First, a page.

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How EM waves are produced say by a capacitor of an LC circuit here if $E$ is increasing in upward direction?

My thoughts

Thought 1:-

If E is increasing E flux is increasing thus B field must be created by seen in counter clockwise direction from above. Earlier B field was zero now it is not thus B field has increase B flux is increasing thus an E filed is induced in all directions around the ring of B field and so on The problem is that the direction of propagation of wave here is opposite to the direction of E×B vector.

Thought 2'-

At an instant There is an electric field now if it is induced electric field then there must be a change in magnetic flux around thus there is a magnetic field. The magnetic field is in clockwise direction as seen from above.now if there is a magnetic field thus there is change in electric flux around the electric flux must be in upward direction around the magnetic field ring.The problem is here that the induction works the other way a changing electric flux through a region produces magnetic field as in the first thought but here we are saying that if there is electric field then there must be changing magnetic flux which would have produced it is it true. And if true wouldn't a constant electric field then would produce an EM wave. We can just assume that the initial electric field in capacitor is constant but still then according to thought 2 EM wave must be created.

If both these are wrong then please tell me how an EM wave is created

My thoughts on wave propagation

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  • $\begingroup$ In both your sketches the arrows have to point in interchanging directions: E up, B left, E down, B right, ... $\endgroup$ – HolgerFiedler Dec 1 '19 at 18:04
  • $\begingroup$ I've only took account That the electric field in the capacitor is increasing for now.the wave is not sinusoidal. $\endgroup$ – gaurang agarwal Dec 2 '19 at 1:20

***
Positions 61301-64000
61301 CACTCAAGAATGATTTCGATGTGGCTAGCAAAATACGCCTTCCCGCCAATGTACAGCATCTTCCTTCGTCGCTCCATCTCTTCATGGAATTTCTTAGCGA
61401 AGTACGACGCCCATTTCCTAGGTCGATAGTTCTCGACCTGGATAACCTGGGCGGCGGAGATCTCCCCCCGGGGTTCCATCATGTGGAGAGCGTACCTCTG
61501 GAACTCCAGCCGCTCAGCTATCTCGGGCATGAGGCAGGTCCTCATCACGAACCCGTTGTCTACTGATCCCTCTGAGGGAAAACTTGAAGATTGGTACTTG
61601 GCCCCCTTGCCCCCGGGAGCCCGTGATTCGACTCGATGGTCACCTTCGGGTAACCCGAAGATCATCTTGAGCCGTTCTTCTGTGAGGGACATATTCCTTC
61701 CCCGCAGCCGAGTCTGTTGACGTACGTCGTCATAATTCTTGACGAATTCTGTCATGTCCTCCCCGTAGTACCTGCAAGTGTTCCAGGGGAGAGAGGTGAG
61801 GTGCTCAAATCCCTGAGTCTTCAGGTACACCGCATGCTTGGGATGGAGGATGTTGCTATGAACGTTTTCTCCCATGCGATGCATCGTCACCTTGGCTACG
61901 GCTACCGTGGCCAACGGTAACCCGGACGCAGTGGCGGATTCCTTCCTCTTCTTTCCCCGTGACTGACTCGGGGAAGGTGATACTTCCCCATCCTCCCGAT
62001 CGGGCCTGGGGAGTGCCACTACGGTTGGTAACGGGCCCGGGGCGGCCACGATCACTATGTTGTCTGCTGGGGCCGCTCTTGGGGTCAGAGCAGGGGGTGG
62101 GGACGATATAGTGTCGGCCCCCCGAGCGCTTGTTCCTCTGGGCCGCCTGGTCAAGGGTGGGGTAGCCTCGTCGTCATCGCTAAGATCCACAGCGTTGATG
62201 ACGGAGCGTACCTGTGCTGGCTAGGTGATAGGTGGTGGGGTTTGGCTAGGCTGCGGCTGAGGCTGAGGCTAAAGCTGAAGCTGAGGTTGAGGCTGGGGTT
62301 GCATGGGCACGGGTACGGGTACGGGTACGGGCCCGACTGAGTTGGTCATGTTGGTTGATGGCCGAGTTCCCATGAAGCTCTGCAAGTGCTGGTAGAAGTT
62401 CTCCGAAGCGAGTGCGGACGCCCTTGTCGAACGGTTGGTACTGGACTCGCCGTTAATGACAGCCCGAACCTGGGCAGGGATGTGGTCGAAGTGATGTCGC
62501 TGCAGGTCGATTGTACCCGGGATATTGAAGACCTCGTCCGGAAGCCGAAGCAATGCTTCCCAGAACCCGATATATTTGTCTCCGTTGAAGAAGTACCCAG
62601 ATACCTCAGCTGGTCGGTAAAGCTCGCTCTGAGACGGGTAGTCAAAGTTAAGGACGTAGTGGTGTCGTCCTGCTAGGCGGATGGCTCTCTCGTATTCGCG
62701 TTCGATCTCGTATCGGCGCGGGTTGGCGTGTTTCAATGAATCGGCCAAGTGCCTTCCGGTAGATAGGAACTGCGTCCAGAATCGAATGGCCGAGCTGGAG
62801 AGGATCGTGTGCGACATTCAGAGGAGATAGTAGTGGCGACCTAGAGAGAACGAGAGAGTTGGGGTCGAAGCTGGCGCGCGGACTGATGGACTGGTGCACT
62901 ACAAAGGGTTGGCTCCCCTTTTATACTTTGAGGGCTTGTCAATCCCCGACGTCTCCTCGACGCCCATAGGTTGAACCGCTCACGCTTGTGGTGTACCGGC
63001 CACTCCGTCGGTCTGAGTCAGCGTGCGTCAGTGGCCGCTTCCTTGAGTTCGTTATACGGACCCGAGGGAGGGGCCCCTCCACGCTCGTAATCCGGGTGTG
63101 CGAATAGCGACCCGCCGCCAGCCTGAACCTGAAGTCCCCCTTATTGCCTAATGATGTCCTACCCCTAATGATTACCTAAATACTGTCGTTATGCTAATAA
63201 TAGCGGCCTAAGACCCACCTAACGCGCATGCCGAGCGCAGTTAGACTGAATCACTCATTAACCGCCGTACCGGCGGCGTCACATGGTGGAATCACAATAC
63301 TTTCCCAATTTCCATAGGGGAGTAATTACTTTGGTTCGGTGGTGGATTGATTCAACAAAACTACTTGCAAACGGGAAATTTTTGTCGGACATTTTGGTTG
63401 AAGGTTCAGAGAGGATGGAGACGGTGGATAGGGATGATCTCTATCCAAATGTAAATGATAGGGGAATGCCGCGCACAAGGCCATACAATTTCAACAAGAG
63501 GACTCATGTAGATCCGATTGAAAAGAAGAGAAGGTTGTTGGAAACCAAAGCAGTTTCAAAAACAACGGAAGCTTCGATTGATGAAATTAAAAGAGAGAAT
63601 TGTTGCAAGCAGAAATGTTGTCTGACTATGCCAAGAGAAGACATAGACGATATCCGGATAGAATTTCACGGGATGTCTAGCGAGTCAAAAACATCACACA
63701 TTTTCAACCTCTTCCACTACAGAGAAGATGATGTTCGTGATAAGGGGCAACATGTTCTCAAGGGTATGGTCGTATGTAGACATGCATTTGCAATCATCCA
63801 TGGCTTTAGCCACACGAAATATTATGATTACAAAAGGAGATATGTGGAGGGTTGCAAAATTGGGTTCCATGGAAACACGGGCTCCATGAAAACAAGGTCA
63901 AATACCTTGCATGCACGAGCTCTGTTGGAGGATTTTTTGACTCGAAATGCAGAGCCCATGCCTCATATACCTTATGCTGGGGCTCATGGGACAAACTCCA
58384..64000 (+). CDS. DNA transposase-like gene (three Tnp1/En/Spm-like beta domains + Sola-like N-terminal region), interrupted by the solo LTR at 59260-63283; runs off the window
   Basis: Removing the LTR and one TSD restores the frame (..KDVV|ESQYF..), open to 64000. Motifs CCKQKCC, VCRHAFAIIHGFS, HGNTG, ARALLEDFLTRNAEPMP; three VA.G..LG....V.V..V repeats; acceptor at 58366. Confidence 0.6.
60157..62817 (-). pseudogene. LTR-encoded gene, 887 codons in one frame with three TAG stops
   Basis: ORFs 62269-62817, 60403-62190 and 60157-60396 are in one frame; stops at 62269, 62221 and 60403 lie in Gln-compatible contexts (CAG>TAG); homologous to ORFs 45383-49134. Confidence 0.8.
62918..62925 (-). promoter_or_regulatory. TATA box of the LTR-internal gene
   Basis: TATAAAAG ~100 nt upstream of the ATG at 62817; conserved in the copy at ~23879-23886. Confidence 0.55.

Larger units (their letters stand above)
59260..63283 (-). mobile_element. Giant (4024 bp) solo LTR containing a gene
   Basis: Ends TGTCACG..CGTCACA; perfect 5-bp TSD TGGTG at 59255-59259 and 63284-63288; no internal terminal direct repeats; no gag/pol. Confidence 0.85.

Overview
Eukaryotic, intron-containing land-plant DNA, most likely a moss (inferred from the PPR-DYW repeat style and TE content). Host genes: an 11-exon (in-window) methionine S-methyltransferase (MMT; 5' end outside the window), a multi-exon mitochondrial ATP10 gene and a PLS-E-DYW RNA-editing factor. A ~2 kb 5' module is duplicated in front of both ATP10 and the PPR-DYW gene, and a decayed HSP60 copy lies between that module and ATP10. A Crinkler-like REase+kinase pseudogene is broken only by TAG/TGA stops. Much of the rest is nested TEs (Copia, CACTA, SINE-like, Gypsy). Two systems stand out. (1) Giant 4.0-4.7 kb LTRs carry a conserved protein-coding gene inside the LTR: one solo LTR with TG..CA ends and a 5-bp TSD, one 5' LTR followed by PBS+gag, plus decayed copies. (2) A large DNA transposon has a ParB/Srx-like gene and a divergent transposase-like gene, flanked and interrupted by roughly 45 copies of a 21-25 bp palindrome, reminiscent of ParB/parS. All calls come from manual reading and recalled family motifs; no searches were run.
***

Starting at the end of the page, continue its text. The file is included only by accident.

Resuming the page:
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please tell me how an EM wave is created

First about EM radiation. Charges under acceleration emit EM radiation. The emission happens perpendicular to the direction of acceleration. For example, the synchrotron radiation is around the tangent of the accelerator ring. Accelerating a charge upwards the photons get emitted horizontally (in 360° around the wire).

To get an EM wave you simply has to drive your wire with an alternating current. The current modulate the EM radiation to a sinusoidal wave. Much better of course is to use a open circuit.

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  • $\begingroup$ I just want to go deeper in the same explanation . See here this is a changing electric field say It changes from E=0 to E=E0 in time t now what happens due to changing magnetic field. Electric flux is changing thus there must be a magnetic field surrounding which wasn't there before thus magnetic flux has just changed which will produce a corresponding electric field in nearby region. BUT the problem in this is that the direction of the corresponding magnetic field vectors I'm getting is just opposite to the actual direction of magnetic field so that the wave could propagate outward (E×B) $\endgroup$ – gaurang agarwal Dec 7 '19 at 8:12

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